So are there alternatives to using raised beds if there’s very little topsoil? Absolutely there are. One of the other popular methods of getting around the “no topsoil” problems is to grow with containers. If you have a patio, deck or porch, containers provide a great way to grow food without a lot of fuss. Same as the raised beds, containers can come in all different sizes and shapes as well as different materials. Clay/terracotta, plastic and fabric containers are all options. There are many more options like metal, but the clay, plastic and fabric are some of the more commonly found containers for gardening. These materials have different characteristics and we’re partial to fabric because it outperforms clay, plastic and any other material when growing in a container.
So, let’s say you invested all that sweat equity into building and filling a common 4’x8′ raised bed. There’s a problem though. It’s too close to the house and is shaded in the afternoon! Speaking from experience, this should be the first consideration when planning a raised garden bed. The sun should be studied over the course of a 24 hr period. Any potential structures like tall trees, building and shrubs should be analyzed and watched to see if they shade any part of the potential site for the bed. Consider also that the sun’s path through the sky changes at different times of the year in different seasons. Here in Minnesota, the sun is pretty close to being straight overhead at noon, but is much lower in the sky towards the south during the fall months.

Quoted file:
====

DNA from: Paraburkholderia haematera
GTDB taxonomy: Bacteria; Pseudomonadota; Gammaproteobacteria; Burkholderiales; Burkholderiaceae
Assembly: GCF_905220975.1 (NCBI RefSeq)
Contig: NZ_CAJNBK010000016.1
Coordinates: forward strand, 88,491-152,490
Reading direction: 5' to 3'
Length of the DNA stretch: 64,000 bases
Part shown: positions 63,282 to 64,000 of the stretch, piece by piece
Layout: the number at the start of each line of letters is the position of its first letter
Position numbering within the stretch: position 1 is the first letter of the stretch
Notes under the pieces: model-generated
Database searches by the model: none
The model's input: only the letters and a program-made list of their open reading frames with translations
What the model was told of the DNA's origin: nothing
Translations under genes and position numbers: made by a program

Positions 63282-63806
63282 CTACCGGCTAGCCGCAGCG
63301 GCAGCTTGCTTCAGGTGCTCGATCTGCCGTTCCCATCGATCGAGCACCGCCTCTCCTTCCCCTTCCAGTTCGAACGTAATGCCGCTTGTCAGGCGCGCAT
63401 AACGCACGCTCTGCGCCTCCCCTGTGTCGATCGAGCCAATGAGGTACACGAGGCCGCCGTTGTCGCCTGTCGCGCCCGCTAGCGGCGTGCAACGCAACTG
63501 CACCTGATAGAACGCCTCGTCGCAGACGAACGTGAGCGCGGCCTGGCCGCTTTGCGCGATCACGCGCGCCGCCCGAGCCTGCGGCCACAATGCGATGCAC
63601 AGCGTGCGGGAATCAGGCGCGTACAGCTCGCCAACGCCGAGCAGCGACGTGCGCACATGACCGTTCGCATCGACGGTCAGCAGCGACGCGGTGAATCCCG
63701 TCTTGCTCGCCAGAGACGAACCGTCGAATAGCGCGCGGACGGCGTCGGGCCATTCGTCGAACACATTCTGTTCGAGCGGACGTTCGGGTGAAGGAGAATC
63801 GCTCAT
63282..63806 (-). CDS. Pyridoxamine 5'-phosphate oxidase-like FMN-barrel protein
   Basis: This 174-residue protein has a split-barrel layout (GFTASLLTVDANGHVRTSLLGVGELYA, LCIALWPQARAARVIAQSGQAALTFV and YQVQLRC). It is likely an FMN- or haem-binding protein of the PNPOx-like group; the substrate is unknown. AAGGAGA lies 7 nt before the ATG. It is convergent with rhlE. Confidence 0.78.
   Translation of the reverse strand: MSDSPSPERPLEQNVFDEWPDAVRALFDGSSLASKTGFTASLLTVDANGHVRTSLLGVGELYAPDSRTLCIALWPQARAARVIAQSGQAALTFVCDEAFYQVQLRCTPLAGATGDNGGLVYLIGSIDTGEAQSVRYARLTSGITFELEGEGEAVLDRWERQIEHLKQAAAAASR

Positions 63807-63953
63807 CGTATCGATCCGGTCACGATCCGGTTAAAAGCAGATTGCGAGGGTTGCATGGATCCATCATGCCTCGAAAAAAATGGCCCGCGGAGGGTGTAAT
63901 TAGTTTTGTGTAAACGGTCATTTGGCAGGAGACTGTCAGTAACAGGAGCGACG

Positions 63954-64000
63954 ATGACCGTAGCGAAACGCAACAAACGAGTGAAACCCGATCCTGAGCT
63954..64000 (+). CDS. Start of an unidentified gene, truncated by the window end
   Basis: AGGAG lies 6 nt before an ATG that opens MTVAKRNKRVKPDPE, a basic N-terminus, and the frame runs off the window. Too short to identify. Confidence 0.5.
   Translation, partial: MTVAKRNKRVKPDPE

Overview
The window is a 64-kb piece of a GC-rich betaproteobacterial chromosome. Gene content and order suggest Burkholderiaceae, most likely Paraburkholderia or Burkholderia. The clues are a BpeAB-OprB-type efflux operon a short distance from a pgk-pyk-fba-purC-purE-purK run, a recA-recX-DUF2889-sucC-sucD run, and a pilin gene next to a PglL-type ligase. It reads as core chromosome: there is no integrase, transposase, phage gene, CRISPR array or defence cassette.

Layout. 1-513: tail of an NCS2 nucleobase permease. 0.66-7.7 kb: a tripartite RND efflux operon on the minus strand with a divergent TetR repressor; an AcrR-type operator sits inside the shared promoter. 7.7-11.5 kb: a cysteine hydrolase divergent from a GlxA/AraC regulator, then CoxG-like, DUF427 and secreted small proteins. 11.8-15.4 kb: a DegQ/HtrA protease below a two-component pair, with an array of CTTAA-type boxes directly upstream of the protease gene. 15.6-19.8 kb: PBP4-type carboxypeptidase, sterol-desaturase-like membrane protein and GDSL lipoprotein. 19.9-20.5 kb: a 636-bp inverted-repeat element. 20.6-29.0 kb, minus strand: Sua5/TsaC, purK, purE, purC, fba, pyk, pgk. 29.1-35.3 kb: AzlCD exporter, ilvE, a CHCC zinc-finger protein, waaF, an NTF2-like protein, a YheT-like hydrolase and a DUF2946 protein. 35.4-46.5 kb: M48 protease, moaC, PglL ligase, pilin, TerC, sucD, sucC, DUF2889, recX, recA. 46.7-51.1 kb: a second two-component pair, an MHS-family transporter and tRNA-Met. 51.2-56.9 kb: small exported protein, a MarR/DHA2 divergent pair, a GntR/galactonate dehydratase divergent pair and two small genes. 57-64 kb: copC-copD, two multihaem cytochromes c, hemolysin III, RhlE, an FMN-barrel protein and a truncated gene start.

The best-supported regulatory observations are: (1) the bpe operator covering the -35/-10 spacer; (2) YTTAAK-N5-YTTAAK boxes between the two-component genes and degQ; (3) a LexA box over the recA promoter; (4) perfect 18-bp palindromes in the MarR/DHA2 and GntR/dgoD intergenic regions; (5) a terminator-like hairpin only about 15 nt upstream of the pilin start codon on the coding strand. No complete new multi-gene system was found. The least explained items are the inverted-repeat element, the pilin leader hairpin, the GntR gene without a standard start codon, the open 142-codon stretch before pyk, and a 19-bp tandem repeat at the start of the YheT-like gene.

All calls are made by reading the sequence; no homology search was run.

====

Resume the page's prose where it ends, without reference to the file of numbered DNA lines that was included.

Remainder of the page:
Where’s the water source? Raised beds solve the issue of having poor topsoil or no topsoil, but they drain water quickly. This is bad news during the heat of the summer if there’s not a lot of rainfall. Plan on providing a water source for the garden bed. This can be as easy as running a soaker hose to the bed and running it for 10 minutes in the morning. This process can even be automated with a timer. We advocate for automation because sometimes life happens and chores and tasks are forgotten. Many vegetables plants (especially fruiting plants like tomatoes) require a lot of water. Their performance and yield will be severely impacted if they don’t receive the amount of water they require to perform optimally.
One more once
Get a report on the compost and topsoil if possible. If the composting facility doesn’t have one available, you can easily send a compost/ topsoil from to the state extension service to have tested. This will provide you with basic information on mineral elements in the soil that will go into the bed.
If you have the option, start with containers, then expand to a permanent raised bed. At least with the container garden, you can…wait for it…move the containers! The last thing you want to have happen is find out the grow bed is in a horrible spot because of sunlight issues. It would be great exercise though, but we think you’d have more fun harvesting lettuce and peppers than shoveling cubic yards of soil and compost.